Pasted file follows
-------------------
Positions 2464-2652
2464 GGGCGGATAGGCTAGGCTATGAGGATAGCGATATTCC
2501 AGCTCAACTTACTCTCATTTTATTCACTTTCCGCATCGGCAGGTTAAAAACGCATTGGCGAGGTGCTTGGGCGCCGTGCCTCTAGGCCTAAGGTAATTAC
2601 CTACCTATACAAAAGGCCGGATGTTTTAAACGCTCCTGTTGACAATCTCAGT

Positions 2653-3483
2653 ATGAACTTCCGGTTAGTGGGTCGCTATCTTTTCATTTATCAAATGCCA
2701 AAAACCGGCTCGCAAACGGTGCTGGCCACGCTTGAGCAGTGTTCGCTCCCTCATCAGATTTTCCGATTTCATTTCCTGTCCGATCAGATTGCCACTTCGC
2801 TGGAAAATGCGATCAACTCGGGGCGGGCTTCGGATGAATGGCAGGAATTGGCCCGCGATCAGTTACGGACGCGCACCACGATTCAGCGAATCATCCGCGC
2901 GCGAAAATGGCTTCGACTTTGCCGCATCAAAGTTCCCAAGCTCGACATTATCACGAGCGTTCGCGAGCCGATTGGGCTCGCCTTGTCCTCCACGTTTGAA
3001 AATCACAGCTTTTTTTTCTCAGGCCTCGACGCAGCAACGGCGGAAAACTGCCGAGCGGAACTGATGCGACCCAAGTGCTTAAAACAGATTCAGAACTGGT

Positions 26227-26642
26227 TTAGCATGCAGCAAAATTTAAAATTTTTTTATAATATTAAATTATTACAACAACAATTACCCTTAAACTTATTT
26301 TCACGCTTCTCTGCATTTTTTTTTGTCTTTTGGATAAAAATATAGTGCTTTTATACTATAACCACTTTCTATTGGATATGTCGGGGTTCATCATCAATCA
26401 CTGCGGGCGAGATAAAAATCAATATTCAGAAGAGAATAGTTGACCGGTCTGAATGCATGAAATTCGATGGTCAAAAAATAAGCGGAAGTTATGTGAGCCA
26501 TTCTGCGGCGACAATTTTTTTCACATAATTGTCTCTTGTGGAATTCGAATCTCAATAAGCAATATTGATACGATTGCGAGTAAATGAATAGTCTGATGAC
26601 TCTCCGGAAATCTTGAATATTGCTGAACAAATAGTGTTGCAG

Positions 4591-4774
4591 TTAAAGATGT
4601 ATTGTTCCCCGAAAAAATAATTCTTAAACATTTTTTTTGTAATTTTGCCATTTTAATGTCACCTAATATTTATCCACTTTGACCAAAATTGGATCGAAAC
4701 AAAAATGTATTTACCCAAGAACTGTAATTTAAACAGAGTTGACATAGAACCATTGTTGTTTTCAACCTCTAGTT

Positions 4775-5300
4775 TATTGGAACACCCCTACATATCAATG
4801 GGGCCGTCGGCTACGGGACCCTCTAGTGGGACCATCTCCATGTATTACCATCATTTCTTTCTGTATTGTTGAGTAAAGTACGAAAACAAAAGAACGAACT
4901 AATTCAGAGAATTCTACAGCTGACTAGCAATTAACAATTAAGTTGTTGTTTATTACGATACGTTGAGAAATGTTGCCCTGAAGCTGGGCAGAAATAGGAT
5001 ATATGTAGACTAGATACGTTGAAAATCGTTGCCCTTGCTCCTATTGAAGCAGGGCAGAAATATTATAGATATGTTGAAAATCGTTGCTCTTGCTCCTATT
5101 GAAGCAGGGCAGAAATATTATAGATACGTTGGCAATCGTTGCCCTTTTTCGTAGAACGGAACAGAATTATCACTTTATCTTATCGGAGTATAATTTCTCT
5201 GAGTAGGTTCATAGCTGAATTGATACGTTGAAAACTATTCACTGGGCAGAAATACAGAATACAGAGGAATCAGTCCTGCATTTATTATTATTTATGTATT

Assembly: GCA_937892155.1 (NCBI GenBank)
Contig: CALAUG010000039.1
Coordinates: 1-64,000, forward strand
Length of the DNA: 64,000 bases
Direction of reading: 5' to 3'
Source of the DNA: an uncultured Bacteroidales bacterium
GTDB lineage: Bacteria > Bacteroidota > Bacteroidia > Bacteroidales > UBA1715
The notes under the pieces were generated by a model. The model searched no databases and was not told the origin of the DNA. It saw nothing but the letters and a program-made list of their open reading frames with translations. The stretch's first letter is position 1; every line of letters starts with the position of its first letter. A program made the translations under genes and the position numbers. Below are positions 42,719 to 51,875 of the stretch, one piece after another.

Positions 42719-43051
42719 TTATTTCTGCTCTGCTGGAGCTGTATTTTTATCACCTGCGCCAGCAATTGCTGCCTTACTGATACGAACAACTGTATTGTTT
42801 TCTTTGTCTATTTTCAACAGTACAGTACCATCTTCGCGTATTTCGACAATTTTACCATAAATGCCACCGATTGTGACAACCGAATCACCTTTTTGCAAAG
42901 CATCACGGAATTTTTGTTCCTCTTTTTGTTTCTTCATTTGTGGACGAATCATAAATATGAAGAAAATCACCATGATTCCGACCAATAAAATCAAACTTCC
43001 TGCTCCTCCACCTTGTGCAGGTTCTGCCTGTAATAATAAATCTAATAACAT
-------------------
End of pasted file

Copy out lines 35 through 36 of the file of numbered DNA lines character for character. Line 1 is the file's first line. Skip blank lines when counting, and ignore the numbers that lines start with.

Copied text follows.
The notes under the pieces were generated by a model. The model searched no databases and was not told the origin of the DNA. It saw nothing but the letters and a program-made list of their open reading frames with translations. The stretch's first letter is position 1; every line of letters starts with the position of its first letter. A program made the translations under genes and the position numbers. Below are positions 42,719 to 51,875 of the stretch, one piece after another.

Positions 42719-43051